Praying and Crossing Beyond

This week I got sad news that our friend Thor Vestergaard died in Greece last July 29. Thor was a very bright Danish youth leader with whom we learned many things about politics in Denmark. I still remember him preparing for our classes in democracy and how eager he was to impart what he was passionate about. Ayen ,our daughter, said that he was very helpful and that politics was his grand passion. I decided to review all our photos and texted friends to pay a tribute to Thor. When I look back at all our shared experiences, I realized that Thor and all the Danish friends were born in the 80’s, that Ed and I are three generations ahead and yet we learned so much from them! This means that lifelong and lifewide learning is the accelerated mode of learning. Whenever I think of Thor, I see him as,friend,as mentor, as companion in the education for life.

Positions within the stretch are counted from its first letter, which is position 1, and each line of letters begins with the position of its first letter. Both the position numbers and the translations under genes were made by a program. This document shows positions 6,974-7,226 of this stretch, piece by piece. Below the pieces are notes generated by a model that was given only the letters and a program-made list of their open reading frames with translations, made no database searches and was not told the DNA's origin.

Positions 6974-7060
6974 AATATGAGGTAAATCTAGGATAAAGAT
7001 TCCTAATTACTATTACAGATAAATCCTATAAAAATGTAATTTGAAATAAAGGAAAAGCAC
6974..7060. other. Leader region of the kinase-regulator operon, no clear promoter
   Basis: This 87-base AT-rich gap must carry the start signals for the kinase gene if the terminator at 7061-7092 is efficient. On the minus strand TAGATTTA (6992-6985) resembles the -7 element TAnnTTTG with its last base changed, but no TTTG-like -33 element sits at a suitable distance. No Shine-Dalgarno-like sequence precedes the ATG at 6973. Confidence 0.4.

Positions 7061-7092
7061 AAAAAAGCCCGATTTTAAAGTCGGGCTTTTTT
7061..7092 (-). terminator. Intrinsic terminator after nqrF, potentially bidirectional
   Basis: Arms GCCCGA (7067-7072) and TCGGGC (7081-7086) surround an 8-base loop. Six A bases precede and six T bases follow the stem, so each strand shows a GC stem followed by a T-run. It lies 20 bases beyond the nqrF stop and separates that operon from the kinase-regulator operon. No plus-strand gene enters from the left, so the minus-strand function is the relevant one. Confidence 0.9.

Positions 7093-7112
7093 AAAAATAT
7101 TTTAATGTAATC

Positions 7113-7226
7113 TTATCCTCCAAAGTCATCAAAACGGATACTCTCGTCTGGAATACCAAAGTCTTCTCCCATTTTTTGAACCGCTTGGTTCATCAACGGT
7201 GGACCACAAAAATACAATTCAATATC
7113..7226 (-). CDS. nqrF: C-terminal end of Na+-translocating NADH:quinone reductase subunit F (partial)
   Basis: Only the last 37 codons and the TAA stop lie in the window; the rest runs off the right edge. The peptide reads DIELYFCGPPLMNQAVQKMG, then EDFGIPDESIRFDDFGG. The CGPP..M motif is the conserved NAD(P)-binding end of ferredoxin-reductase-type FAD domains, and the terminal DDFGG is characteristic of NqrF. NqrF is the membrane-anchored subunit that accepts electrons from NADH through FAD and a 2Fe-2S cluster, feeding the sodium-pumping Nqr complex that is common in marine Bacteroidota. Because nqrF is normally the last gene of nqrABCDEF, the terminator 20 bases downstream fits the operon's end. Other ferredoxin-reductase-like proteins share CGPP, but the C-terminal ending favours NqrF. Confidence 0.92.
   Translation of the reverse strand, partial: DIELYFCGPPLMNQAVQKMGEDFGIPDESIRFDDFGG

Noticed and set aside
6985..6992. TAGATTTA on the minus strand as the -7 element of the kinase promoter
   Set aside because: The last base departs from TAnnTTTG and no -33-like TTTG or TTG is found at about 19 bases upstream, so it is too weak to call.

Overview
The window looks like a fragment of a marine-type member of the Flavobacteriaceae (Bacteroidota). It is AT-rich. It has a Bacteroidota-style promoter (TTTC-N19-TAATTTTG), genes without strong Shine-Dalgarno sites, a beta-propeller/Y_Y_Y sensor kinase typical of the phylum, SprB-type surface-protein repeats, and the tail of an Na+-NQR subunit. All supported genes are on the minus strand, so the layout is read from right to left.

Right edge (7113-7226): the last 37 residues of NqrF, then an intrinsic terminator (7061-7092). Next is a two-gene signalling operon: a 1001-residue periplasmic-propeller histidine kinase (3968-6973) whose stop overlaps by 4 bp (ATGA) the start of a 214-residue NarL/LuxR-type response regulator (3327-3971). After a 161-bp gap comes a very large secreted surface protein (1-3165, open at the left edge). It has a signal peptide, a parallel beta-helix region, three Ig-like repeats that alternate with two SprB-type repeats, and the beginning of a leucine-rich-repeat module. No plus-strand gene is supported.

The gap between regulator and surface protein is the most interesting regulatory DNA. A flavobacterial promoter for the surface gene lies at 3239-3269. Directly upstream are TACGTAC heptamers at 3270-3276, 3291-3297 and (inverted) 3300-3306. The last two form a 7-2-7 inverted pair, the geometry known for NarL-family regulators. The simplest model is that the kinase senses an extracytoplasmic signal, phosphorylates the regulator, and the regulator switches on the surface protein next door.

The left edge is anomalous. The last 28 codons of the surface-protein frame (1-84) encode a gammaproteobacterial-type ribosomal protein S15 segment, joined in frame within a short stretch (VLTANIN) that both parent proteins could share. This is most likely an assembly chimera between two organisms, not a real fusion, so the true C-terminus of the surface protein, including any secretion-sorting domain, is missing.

We surely will miss Thor. But then again, when I look back at the celestial crossings that people found themselves going to, I pray that Thor will find a richer place for learning and that his crossing beyond will be full of light and love.

Let me then share an excerpt in what I feel is relevant in understanding death and crossings. It is part of my interview by Fe Mangahas on helping people know the babaylan and her role in helping people cross beyond.

Excerpts from Centennial Crossings, Interview with Fe Mangahas

Question: How did you discover your babaylan mission and fulfill it?